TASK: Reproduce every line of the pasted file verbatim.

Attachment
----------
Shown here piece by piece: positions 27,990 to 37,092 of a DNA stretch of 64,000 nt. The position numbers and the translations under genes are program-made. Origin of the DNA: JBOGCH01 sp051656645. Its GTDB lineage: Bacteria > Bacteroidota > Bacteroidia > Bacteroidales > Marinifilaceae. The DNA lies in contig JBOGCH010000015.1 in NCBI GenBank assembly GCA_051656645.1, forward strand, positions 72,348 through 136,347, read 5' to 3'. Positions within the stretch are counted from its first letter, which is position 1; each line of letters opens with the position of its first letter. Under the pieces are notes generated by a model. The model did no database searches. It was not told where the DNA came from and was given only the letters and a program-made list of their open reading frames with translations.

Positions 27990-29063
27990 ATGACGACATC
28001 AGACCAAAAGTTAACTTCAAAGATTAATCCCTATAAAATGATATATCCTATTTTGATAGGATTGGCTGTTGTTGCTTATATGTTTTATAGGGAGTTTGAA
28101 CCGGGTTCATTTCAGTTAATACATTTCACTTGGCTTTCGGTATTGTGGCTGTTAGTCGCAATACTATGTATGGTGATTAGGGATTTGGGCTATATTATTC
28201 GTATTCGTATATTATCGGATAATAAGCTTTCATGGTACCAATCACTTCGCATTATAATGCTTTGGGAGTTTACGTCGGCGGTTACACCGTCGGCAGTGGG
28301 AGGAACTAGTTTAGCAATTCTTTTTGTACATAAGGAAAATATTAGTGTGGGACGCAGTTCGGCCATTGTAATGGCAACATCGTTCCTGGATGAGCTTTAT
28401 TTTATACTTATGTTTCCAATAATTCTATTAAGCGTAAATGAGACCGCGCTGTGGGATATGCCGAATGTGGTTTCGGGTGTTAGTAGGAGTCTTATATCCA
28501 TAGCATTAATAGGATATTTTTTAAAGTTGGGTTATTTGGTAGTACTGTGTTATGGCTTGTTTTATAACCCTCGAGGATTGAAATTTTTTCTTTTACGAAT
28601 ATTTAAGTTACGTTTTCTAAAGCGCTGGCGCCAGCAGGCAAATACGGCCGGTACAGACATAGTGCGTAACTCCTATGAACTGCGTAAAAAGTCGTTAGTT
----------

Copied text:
Shown here piece by piece: positions 27,990 to 37,092 of a DNA stretch of 64,000 nt. The position numbers and the translations under genes are program-made. Origin of the DNA: JBOGCH01 sp051656645. Its GTDB lineage: Bacteria > Bacteroidota > Bacteroidia > Bacteroidales > Marinifilaceae. The DNA lies in contig JBOGCH010000015.1 in NCBI GenBank assembly GCA_051656645.1, forward strand, positions 72,348 through 136,347, read 5' to 3'. Positions within the stretch are counted from its first letter, which is position 1; each line of letters opens with the position of its first letter. Under the pieces are notes generated by a model. The model did no database searches. It was not told where the DNA came from and was given only the letters and a program-made list of their open reading frames with translations.

Positions 27990-29063
27990 ATGACGACATC
28001 AGACCAAAAGTTAACTTCAAAGATTAATCCCTATAAAATGATATATCCTATTTTGATAGGATTGGCTGTTGTTGCTTATATGTTTTATAGGGAGTTTGAA
28101 CCGGGTTCATTTCAGTTAATACATTTCACTTGGCTTTCGGTATTGTGGCTGTTAGTCGCAATACTATGTATGGTGATTAGGGATTTGGGCTATATTATTC
28201 GTATTCGTATATTATCGGATAATAAGCTTTCATGGTACCAATCACTTCGCATTATAATGCTTTGGGAGTTTACGTCGGCGGTTACACCGTCGGCAGTGGG
28301 AGGAACTAGTTTAGCAATTCTTTTTGTACATAAGGAAAATATTAGTGTGGGACGCAGTTCGGCCATTGTAATGGCAACATCGTTCCTGGATGAGCTTTAT
28401 TTTATACTTATGTTTCCAATAATTCTATTAAGCGTAAATGAGACCGCGCTGTGGGATATGCCGAATGTGGTTTCGGGTGTTAGTAGGAGTCTTATATCCA
28501 TAGCATTAATAGGATATTTTTTAAAGTTGGGTTATTTGGTAGTACTGTGTTATGGCTTGTTTTATAACCCTCGAGGATTGAAATTTTTTCTTTTACGAAT
28601 ATTTAAGTTACGTTTTCTAAAGCGCTGGCGCCAGCAGGCAAATACGGCCGGTACAGACATAGTGCGTAACTCCTATGAACTGCGTAAAAAGTCGTTAGTT